Pain Management 2

Assessing and managing pain in aged care can present nurses and carers with substantial challenges. Not only in ensuring a person has their pain effectively controlled, but also in having the right documentation to demonstrate this process to regulators and family members.

The needs of a person in aged care can vary massively across a single home or organisation. However, a foundational step is to identify a person’s ability to reliably verbalise their pain.

Identifying a person’s ability to self-report pain

Generally, a person will fall into one of three categories;

-They have the ability to reliably self-report pain.
-They do not have the ability to reliably report pain.
-Or they fluctuate between the two states depending on their health (presence of delirium, for example).

Selecting the right pain management assessment tool may depend on where the service users fit within the above categories. However, with the increased prevalence of dementia in aged care (driven by the tripling of people living with dementia by 2050), the proportion of residents in aged care who cannot reliably self-report their pain is going to increase. This stresses the importance of a reliable tool to identify the presence of pain where it may not be obvious, and also quantify that pain to allow for better pain management.

There are a number of paper-based assessment tools to do this, however, they remain underutilised and hampered by unintentional assessor bias. This calls for a quick, easy, and objective assessment process, ensuring accurate point of care assessment and effective pain management.

Effective pain management assessment tools in aged care

As outlined by the Social Care Institute for Excellence (SCIE), people living with dementia are at an increased risk of experiencing pain. Not only can this be attributed to a decline in the ability to reliably self-report pain; people living with dementia are also vulnerable to other physical risks, such as falls, skin tears or other painful comorbidity issues such as osteoarthritis.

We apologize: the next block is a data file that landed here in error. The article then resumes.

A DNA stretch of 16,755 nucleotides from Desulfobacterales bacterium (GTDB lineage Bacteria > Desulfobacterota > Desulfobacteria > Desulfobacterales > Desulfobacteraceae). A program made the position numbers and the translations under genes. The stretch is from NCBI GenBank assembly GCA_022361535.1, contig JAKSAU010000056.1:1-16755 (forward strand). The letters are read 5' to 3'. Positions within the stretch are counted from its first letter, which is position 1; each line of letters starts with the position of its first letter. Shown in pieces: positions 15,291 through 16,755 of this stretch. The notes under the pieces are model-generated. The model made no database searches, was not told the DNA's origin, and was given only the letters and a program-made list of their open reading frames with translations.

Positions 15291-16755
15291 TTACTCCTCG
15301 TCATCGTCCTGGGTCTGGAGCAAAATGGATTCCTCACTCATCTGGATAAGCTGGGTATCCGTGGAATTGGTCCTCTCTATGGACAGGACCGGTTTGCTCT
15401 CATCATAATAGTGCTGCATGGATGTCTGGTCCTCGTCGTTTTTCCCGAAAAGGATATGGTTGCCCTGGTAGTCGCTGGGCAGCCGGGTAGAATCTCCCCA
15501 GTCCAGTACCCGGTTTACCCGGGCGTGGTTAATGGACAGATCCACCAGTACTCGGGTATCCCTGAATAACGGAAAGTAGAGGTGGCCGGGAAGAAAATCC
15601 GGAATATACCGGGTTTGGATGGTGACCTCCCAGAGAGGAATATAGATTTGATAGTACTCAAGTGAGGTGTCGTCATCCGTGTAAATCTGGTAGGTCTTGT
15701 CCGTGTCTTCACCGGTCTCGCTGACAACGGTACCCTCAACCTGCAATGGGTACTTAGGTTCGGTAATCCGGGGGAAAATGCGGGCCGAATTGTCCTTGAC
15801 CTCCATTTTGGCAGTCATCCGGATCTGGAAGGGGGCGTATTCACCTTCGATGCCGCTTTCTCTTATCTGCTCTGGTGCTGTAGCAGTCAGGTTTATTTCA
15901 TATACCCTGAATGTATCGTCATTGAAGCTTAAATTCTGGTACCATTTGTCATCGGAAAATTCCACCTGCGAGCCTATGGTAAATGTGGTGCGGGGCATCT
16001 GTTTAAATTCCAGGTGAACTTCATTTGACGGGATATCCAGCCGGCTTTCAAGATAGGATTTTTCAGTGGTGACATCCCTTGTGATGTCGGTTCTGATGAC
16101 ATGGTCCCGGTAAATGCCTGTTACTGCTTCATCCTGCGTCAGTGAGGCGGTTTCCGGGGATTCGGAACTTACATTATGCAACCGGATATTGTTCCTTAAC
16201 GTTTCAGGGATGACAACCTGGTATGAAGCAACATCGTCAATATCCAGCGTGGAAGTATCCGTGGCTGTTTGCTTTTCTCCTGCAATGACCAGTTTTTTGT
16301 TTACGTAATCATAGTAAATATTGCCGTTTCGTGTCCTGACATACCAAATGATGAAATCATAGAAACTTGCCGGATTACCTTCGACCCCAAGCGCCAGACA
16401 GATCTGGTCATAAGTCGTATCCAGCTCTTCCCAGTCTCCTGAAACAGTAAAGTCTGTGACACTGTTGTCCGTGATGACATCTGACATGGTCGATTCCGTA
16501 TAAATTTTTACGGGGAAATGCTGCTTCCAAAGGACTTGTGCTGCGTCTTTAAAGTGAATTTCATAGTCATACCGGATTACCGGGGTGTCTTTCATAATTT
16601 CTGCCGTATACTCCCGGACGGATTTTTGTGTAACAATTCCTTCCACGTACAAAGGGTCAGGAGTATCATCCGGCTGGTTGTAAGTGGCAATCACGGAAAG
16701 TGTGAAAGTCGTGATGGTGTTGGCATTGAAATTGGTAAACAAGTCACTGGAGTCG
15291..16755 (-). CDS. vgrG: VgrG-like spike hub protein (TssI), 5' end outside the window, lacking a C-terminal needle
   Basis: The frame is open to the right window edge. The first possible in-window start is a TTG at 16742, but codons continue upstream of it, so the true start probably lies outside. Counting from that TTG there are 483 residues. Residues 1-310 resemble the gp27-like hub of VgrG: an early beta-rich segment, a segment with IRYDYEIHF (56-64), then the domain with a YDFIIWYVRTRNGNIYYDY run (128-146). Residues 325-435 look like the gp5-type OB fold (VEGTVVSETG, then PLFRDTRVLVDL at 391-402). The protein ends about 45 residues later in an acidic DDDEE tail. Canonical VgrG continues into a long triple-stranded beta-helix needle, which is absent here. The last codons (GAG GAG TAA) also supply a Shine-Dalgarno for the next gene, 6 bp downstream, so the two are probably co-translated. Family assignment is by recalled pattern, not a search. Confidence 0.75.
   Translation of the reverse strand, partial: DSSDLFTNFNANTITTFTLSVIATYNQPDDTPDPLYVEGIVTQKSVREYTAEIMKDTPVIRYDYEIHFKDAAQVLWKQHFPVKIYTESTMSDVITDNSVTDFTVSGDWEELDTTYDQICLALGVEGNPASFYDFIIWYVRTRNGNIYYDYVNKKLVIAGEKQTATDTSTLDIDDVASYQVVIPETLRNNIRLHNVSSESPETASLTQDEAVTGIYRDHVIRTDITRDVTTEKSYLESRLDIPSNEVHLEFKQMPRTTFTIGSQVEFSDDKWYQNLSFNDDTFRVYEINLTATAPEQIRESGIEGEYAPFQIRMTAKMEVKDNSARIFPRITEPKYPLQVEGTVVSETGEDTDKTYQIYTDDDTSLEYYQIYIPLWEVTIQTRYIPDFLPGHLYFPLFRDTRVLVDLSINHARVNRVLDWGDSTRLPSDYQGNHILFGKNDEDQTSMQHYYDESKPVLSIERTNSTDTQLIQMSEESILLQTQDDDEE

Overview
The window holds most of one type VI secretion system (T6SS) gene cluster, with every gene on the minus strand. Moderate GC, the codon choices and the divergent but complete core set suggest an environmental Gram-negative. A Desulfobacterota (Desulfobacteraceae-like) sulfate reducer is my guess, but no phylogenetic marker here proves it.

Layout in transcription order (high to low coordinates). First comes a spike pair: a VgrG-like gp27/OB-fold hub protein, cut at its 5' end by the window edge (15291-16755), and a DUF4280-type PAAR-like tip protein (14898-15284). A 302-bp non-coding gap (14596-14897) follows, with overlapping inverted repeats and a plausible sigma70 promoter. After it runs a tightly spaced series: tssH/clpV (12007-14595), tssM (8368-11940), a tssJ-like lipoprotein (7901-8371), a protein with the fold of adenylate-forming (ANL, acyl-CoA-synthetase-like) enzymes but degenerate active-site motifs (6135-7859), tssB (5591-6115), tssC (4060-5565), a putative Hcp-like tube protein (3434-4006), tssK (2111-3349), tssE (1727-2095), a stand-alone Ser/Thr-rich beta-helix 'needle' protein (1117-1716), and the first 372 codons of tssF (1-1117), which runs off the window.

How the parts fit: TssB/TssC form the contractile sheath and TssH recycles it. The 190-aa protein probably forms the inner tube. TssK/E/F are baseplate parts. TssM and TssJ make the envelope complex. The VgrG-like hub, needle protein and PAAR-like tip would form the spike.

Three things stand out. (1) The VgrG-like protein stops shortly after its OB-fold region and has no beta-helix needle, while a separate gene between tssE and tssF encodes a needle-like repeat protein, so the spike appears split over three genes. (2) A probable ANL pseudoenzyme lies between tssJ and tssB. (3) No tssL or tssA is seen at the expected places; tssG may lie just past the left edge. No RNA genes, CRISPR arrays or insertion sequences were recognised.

In order to provide person-centric care to all, the SCIE guidelines suggest starting with asking the resident about their pain. This is always the best assessment method if that person retains the ability to effectively communicate. In addition to this, ensuring carers have in depth knowledge about the people in their care will support more informed and targeted pain management decisions. This includes keeping thorough and up-to-date records within a person’s care plan (PainChek offers a number of integrations into widely used care planning systems) outlining any known existing conditions such as:

-Pressure sores
-Recent injuries
-History of constipation
-Dental issues

In addition to knowing the presence of any existing conditions, also having a strong understanding of a person’s usual mood and mental wellbeing can be useful in identifying pain when it may not be obvious.

Once these first two steps are complete, the SCIE advice then recommends the use of a validated tool to assess pain. Historically, these have generally been paper-based assessment forms. There are multiple options to choose from, all having their own benefits, but equally their own limitations.

Whilst paper-based assessments are widely available, their effective use is still limited. The nature of many assessment methods is subjective, often asking assessors to allocate a numeric value to various domains of pain. This means the assessor has to assess the severity of pain through their own judgement, which often differs between people. This means pain scores often vary between assessors, ultimately meaning the pain may also be managed differently. This is also fueled by a relatively low level of training on identifying pain in advanced dementia across the sector. Symptoms of pain can also be commonly mistaken for Behavioural and Psychological Symptoms of Dementia (BPSD), meaning the pain is never identified and therefore treated. This stresses the importance of an objective, reliable, point-of-care pain assessment tool.

PainChekⓇ Universal assessment tool

PainChekⓇ is the world’s first regulatory cleared medical device for the assessment of pain. Now including the Numeric Rating Scale (NRS), PainChek® meets the needs of all aged care residents, regardless of their ability to reliably self-report pain. As the SCIE advice outlines, self-reporting pain (using a system like the NRS) is the best method, providing that person has the ability to report pain reliably, which is facilitated within the PainChek® solution. PainChek®’s AI, facial analysis and smartphone technology intelligently automates the pain assessment process to identify and quantify pain in those who cannot reliably self-report. This tool, as the SCIE recommends, is clinically validated. By having the two functionalities within the one point-of-care solution, it also meets the needs of those who can fluctuate between the two states.

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